The Colour of the Sun by David Almond
|The Colour of the Sun by David Almond|
|Category: Confident Readers|
|Reviewer: Jill Murphy|
|Summary: Beautiful, dream-like story about a boy, a crime, a feud, and growing up in a small town. It's warm and loving and manages to be both intimate and expansive. A beautiful, beautiful read.|
|Buy? Yes||Borrow? Yes|
|Pages: 240||Date: May 2018|
|External links: Author's website|
Shortlisted for the Costa Children's Book Award 2018
This book... explores what excites and mystifies me about the nature of being young, and dramatises the joys and excitements of growing up. And I guess it embodies my constant astonishment at being alive in this beautiful, weird, extraordinary world.
This is what David Almond says about his latest novel for young people, The Colour of the Sun. And, having now read it, I see what he is saying so clearly. This is a story of being young - both older than you used to enjoy being and younger than you aspire to be. And it's a story of finding strangeness in ordinary things.
It's an ordinary summer day, the day that Jimmy Killen dies and comes to life again.
And this is the first sentence of The Colour of the Sun. How could you not want to read it, with a first sentence like that?
It's the middle of the summer holidays. Davie has nothing to do and everything to do. He decides to spend the day wandering about and the first person he comes across is his friend Gosh, who has some unnerving news. There's a body in the church grounds. It's Jimmy Killen and he has been stabbed. Davie thinks he might know who is responsible for this awful deed and so his wander turns into a search. He walks away from the commotion and up onto the hills surrounding his little town. Along the way, he meets all sorts of characters and the difference between the real and the imaginary becomes increasingly difficult to discern...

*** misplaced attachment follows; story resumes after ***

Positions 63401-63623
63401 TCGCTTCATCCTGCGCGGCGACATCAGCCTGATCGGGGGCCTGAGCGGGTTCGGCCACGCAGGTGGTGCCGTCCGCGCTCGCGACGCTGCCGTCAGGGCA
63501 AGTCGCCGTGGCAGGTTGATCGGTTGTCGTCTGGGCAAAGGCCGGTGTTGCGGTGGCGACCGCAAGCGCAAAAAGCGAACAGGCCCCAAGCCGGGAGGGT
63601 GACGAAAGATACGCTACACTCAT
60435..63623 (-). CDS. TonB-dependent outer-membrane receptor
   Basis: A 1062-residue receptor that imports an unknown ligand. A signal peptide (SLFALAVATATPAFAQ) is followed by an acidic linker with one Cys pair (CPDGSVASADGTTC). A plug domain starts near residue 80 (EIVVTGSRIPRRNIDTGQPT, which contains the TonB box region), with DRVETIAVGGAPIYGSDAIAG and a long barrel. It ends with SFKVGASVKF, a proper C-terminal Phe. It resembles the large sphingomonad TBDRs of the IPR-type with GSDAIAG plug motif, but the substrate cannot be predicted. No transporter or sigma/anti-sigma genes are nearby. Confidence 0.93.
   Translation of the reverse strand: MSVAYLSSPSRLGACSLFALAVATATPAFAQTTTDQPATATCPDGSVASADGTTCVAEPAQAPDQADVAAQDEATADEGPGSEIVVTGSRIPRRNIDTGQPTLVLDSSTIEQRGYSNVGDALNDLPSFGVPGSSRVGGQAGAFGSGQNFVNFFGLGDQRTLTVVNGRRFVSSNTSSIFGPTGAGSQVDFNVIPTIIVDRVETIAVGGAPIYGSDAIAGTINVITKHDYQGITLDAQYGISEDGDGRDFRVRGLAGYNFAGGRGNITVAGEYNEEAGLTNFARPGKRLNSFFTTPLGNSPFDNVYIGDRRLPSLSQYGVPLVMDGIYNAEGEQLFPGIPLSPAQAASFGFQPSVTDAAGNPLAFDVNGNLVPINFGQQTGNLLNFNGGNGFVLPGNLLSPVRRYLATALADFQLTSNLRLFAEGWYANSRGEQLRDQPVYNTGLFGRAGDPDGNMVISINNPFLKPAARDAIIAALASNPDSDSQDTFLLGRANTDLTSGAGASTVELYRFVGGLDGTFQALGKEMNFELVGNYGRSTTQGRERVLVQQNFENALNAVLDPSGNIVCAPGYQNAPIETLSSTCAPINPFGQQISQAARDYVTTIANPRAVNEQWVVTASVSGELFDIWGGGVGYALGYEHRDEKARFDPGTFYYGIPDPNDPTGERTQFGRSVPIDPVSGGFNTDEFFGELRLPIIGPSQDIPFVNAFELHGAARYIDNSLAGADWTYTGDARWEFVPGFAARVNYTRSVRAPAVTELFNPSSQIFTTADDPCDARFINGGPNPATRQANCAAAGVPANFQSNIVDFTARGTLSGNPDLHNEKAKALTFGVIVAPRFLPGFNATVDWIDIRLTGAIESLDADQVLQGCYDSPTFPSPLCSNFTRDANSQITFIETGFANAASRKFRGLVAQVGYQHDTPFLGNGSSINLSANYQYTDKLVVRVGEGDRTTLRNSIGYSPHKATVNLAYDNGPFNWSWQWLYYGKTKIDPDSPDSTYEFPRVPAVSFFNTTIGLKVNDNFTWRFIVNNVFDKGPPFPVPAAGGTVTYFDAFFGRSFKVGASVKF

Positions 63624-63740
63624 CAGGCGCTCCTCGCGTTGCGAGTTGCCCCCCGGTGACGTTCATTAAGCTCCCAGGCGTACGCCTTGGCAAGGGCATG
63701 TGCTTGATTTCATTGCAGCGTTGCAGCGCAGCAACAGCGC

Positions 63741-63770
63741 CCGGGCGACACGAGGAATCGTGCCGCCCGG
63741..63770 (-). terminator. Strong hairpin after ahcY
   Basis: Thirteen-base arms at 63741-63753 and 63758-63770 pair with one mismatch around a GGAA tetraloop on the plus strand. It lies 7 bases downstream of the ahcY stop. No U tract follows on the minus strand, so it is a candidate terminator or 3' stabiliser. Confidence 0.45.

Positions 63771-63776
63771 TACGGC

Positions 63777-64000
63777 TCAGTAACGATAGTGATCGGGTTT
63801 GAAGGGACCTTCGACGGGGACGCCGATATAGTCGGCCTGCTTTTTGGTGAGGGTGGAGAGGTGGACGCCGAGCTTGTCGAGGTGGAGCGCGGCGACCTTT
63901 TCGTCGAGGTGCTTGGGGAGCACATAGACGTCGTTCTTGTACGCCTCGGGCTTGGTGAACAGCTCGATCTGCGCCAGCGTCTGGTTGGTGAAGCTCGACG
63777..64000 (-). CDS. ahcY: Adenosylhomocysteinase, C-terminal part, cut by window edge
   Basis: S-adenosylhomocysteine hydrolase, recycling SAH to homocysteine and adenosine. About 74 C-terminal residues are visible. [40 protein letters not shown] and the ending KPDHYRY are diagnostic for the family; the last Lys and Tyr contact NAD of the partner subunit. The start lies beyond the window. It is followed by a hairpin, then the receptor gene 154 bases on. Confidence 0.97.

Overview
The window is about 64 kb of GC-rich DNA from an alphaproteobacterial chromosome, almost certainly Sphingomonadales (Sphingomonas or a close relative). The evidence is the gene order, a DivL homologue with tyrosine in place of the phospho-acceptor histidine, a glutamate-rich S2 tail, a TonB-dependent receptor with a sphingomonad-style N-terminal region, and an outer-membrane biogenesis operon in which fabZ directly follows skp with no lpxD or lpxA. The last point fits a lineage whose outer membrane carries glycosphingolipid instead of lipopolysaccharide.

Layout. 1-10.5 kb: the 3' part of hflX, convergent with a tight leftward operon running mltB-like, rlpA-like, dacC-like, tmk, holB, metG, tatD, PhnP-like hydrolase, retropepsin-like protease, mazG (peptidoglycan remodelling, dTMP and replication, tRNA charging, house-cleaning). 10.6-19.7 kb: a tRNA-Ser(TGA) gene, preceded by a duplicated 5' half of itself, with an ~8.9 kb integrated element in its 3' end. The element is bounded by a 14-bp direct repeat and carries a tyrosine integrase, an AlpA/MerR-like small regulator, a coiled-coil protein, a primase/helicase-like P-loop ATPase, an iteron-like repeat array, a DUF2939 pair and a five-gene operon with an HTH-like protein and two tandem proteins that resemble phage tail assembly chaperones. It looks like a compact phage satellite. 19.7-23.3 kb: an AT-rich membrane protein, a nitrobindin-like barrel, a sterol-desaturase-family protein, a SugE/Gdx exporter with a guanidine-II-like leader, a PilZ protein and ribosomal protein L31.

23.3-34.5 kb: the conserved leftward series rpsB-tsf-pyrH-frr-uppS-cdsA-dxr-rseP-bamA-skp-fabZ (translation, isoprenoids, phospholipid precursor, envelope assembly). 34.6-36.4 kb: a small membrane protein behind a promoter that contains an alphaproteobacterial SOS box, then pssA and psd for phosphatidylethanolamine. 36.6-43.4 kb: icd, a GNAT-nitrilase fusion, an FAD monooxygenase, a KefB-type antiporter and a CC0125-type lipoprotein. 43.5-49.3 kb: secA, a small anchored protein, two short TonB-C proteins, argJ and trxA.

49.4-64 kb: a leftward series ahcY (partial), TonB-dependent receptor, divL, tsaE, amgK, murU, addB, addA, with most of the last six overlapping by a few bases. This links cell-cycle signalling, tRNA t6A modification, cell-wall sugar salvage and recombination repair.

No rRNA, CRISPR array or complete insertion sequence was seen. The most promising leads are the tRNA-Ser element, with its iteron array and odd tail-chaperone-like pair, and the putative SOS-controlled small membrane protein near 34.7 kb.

Oh, bliddy hell. I don't know what to say! This is the thing with David Almond. You could spend a year picking tiny little details from his stories so that you can highlight how magical they are. Or you could write about the achingly beautiful way he connects our inner selves with the material world so that what he is writing could be a dream, an event, or both. But whatever you do, it feels as though a review takes away all the magic. I say it often but it's never so true as when I'm saying it about a book by Almond - you really do have to read it for yourself to understand - I certainly lack the skill to capture it. All I'm going to do is spoil it.
The Colour of the Sun is the story of a young boy, grieving from the recent death of his father, who sees something dreadful and sets out on a journey through his home town, which seems simultaneously familiar and strange. It's a dreamscape and it's an elegy to the quotidian realities of a small town and it's a melding of real and the imaginary. It's a story about finding miracles inside darkness, and it's beautiful, and I'm spoiling it, like I said I would.
So just read it. And be transported.
You can read more book reviews or buy The Colour of the Sun by David Almond at Amazon.co.uk
You can read more book reviews or buy The Colour of the Sun by David Almond at Amazon.com.
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